During a discussion I was wondering if it would be possible to design a theoretically secure key exchange.
In other words: If it is possible to design a key exchange (like Diffie–Hellman) where the communication could not be decrypted by an eavesdropper even if he had a computer with infinite speed and memory.
My question is:
Would this be possible and can this (yes or no) be proven mathematically?
After having read some of the answers I want to improve my question a bit:
Is it possible that some sender is sending some information to a receiver over an (insecure) channel not having any common keys nor access to a common source of randomness (or similar) in a way that it is not theoretically possible to "decrypt" the actual information from data transferred over the channel?
After a week of thinking I think I found some proof:
Ais some data of the sender (such as a public/private key pair)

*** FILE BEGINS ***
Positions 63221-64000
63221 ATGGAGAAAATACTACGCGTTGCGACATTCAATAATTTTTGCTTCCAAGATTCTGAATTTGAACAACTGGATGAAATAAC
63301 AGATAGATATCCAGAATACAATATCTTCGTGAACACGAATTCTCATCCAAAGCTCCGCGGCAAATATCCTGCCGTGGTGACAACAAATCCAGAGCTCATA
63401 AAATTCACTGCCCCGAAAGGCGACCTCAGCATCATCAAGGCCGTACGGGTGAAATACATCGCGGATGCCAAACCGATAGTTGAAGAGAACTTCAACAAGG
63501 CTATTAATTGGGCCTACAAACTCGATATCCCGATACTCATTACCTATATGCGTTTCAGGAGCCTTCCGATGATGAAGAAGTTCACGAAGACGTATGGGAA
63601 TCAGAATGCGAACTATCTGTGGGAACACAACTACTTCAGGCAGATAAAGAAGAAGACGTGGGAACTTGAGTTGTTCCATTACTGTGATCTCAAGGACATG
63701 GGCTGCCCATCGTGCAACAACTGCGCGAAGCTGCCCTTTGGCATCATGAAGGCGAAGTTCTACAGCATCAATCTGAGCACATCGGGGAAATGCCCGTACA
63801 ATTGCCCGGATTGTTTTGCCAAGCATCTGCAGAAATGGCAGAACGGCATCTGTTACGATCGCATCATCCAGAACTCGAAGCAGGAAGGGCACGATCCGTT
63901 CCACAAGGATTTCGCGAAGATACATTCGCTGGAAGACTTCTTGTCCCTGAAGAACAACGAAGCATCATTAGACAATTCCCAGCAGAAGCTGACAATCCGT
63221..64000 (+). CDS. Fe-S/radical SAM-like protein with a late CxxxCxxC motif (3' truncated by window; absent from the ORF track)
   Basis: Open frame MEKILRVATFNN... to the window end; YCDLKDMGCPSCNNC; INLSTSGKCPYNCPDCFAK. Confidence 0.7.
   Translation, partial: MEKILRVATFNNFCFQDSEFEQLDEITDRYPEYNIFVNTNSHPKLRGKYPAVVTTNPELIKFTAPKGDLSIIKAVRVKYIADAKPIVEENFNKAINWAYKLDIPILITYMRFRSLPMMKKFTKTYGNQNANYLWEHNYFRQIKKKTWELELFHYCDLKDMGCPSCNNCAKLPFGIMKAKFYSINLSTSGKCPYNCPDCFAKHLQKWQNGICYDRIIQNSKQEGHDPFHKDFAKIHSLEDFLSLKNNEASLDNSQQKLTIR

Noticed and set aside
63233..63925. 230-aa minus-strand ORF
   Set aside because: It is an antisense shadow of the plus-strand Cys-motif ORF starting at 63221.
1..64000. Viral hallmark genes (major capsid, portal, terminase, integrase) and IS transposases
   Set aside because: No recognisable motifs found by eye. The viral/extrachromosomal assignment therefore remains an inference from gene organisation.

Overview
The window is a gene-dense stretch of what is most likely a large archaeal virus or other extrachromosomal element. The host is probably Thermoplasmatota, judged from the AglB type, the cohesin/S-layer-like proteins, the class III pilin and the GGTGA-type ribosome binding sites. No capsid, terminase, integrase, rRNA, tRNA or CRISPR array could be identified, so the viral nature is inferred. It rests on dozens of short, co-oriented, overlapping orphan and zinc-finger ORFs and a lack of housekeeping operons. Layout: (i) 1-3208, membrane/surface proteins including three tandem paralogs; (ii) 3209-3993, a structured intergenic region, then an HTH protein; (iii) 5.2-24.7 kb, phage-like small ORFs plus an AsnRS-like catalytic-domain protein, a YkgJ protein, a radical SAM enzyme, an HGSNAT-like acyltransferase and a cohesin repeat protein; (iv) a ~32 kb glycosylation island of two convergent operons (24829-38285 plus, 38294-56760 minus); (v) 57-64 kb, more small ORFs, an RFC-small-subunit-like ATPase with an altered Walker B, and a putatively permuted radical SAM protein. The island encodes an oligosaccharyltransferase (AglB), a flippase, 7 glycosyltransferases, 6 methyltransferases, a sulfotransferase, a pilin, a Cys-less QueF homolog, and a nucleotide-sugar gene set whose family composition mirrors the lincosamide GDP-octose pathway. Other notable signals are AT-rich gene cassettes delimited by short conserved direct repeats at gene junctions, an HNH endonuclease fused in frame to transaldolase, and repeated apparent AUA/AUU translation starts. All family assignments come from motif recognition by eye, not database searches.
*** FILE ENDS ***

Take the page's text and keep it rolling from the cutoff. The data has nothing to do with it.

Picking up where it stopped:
Bis some data of the receiver
Dsis the data sent by the "sender"
Dris the data sent by the "receiver"
Fnare mathematical functions
Mis the "cleartext message" to be encrypted
- The data sent by the "receiver" depends on the data received from the "sender" and from the private data
Dr = F1(B,Ds)
- The data sent by the "sender" depends on the data received from the "receiver", private data and the message:
Ds = F2(A,M,Dr)
- "Theoretically security" would mean that two different messages
Mexist which can result in the same data of the set
(Dr,Ds); otherwise an attacker could search for all sets
(A,B,M)which lead to a given data of
(Dr,Ds)- and would know the only possible value of
- Because of
Ds = F2(A,M,Dr)this would mean that different values of the set
(A,M)must exist that lead to the same
- This would mean that the receiver (not having any additional information about
Abut the information contained in
Ds) would also not be able to decrypt the message
I'm not sure if this proof is correct.
Can anyone tell me if it is correct?